The larger radicalization machine involves the Saudi lobby, the very same patrons of ISIS and before them, al-Qaeda. According to former UK ambassador to Saudi Arabia Sir William Patey, “Saudi Arabia has been funding mosques throughout Europe that have become hotbeds of extremism … funding an ideology that leads to extremism,” namely Salafi-Wahhabi strains of Islam, the very same ideology ascribed to by ISIS and al-Qaeda.
It is this ideology that must be addressed, just like we need to address various strains of white supremacy, before we face another Manchester Arena Bombing or Brevik-type attack.
To dismantle the radicalization machine, the Salafi ideology must be rooted out and banned from mosques, bookstores and online pages. We can learn from the new state-led German scheme launched by the German ministry of the interior that “recently added a new dimension to redefining Islam: The initiative to redefine and adjust Islam to German values combined with efforts to stimulate the integration of Muslims into German society.”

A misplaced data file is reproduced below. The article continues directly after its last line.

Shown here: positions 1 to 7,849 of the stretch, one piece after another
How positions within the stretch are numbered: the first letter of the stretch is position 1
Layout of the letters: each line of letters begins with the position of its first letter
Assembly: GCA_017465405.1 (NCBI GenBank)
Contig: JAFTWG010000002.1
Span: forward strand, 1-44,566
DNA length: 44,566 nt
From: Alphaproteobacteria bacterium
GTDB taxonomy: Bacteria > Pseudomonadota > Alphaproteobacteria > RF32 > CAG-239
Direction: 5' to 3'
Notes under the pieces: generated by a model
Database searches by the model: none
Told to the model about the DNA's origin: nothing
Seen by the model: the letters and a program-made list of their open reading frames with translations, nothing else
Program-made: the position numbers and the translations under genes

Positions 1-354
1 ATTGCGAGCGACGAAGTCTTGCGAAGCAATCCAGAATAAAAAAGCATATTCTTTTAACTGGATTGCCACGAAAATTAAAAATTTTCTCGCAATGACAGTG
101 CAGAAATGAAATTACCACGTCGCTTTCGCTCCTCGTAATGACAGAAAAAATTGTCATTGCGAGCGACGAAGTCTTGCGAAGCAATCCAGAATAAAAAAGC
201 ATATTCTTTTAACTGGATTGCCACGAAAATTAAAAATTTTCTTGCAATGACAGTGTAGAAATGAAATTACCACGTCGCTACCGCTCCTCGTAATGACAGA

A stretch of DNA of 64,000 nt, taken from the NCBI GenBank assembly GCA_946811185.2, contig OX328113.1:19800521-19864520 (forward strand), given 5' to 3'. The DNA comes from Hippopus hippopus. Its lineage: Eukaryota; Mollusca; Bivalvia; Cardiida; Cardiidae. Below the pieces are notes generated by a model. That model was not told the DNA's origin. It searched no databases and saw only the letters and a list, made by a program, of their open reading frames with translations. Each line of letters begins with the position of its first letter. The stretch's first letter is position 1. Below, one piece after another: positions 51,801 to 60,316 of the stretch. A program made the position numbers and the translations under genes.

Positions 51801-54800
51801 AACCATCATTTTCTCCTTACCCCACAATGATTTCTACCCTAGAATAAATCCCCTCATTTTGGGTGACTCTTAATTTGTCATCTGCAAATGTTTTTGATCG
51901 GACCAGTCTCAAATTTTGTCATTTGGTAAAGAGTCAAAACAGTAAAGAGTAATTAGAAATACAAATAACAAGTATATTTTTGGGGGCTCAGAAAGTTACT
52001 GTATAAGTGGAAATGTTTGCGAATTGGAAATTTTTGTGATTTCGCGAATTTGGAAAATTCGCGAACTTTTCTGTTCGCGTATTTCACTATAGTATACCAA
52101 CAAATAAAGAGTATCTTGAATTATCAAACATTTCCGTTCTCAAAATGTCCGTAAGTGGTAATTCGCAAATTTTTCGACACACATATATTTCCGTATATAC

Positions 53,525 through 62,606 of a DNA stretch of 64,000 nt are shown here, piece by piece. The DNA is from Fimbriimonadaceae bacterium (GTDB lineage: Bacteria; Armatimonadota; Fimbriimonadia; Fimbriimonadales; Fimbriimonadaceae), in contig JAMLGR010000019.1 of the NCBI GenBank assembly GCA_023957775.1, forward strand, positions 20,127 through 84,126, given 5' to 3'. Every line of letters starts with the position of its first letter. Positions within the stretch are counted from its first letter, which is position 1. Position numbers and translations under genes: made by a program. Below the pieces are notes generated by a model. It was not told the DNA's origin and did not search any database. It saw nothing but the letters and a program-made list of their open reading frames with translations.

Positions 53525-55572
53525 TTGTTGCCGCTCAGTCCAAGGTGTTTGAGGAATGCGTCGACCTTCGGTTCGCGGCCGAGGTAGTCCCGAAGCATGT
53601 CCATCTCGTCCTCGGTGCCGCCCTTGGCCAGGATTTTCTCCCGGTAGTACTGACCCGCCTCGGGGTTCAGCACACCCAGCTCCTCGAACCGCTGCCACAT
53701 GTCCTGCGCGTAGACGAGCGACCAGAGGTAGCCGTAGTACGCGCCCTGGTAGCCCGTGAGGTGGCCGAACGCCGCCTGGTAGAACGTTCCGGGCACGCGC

This will help Muslims adopt a liberal Islam that can synthesize Islamic values with European values. This would not only be valuable in combating radicalization among the young, but it also gives them a sense of belonging to their country.
An important factor in Islamic radicalization is isolation from the broader community fostered by multiculturalism which ghettoizes families, children and communities. It’s vital Muslims feel that their Western host countries are their home.
Too frequently, the extremist interpretations of Islam cause a disconnect in Muslim children, adolescents and young adults between Islam, on the one hand, and their new nationalities, on the other. Muslim children and youth need to feel their religious identity is not at odds with their national identity so we can have integration and harmony between communities.